Plate: Well, to be true to himself, Paul O’Neill was a rock ‘n’ roll guy. He’ll always be wherever Paul is. He’s rocking whatever he’s doing right now. He came from that genre of music in the ’70s. He was working with bands like Aerosmith, Ted Nugent, the Scorpions, and Joan Jett. Paul’s DNA is rock music. It’s also when you think about his style and his formula of songwriting, how he incorporated Beethoven and Mozart into his original pieces of music. I mean, those guys, back in their days, they were rock stars. They were just these huge musical attractions and they were the rock stars of their generation. When you use the term classical, I think you kind of think of safe and sweet and kind of soft, but there’s a lot of it that’s very bombastic. And Paul used a bunch of this to his advantage along with his music.

Taking the term “rock opera” and making it very literal?

Plate: Yes, exactly. That’s a good way to put it.

Yep. On this tour, in particular, you guys are celebrating The Ghost of Christmas Eve. What’s it been like to revisit that record?

Plate: The Ghost of Christmas Eve is more based on the television show that we recorded back in 1999. As far as the music that was in that particular show, at the time, we had two albums: Christmas Eve and Other Stories and The Christmas Attic. So the original soundtrack for that movie was kind of a combination of those two records. Once we prepared to do this story live, years ago Paul decided, ‘Well, we need a little something else in here.’ So we added a couple of songs from The Lost Christmas Eve also.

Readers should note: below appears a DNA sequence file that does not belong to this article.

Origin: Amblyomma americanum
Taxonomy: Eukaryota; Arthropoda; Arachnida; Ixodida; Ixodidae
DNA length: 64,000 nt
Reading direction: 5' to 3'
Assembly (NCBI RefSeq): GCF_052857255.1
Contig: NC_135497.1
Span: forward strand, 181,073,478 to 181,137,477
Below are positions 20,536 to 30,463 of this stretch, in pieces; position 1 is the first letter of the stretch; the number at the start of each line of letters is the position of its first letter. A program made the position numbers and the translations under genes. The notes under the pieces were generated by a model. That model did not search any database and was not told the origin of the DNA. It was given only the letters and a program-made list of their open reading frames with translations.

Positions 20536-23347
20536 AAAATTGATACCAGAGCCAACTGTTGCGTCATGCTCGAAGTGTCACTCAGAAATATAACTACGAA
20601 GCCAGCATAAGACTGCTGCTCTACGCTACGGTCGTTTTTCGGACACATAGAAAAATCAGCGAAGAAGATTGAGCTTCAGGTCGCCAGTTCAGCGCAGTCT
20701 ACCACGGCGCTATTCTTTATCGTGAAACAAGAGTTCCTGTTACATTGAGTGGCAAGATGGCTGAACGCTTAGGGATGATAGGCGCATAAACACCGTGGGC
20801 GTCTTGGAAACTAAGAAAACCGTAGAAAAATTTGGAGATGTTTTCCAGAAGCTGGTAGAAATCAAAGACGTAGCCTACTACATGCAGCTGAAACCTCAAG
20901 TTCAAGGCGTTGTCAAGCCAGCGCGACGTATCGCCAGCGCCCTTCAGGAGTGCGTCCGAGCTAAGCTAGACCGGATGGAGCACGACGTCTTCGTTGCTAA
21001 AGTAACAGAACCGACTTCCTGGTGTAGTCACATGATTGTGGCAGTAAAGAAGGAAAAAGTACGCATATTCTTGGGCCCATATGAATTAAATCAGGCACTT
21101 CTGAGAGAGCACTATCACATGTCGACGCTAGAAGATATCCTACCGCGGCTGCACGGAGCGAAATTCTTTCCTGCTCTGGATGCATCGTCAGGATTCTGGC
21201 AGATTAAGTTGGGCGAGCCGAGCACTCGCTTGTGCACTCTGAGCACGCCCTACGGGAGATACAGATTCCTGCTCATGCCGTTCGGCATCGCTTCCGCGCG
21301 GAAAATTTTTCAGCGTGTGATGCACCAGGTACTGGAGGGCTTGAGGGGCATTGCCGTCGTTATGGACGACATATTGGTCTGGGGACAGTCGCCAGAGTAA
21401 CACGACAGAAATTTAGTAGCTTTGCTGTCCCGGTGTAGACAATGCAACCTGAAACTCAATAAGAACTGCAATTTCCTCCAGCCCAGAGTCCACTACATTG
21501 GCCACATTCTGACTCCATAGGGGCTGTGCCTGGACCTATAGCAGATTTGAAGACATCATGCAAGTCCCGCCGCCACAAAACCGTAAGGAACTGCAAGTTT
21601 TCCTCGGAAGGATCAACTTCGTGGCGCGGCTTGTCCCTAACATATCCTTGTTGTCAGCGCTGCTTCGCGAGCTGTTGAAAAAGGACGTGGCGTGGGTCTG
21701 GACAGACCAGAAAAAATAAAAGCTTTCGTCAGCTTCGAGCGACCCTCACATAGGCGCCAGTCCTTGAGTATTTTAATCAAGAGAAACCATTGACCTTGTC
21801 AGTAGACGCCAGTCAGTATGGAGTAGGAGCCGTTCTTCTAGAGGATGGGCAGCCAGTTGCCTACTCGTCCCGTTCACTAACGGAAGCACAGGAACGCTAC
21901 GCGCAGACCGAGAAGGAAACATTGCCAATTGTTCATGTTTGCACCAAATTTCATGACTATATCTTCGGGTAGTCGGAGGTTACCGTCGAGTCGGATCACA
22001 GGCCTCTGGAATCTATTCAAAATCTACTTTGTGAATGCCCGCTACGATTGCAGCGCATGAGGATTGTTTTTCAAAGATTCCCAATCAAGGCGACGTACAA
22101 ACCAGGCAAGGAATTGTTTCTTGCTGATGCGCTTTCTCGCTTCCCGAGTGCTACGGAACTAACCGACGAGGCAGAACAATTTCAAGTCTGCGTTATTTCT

Paul was very good at the rhythm of the show, the story part of it. He knew exactly what needed to be there and what didn’t need to be there. So this show in particular, we’ve done this several times over the past 20-plus years that we’ve been touring. It’s a fan favorite, the band loves performing in the show. It goes over so well every year. We’ve done the show many times, but the show itself, the story is the same, but the show itself is different every year with the production changes and things like that.

Speaking about that, what’s something you guys are doing to up the ante and change the show around this year?

Plate: Well, here again, if you come to the show, you’ll see that there’s plenty of stuff out there on YouTube. We’ve always got something new, whether it is video content, whether it is a lighting scheme, whether it’s just the appearance of the show. One thing I will say is that this year we brought back the marquee for the theater setting, which goes along with the story, and the marquee is one of my favorite show setups that we’ve ever done. The marquee raises up and down, my drum set is on top of the marquee, and I’m lifted way up into the clouds a couple of times. It is an awesome view, and it just looks so cool and fits the theme of what we do perfectly.

As a band, what keeps you motivated and interested in coming back to this tour you do every year?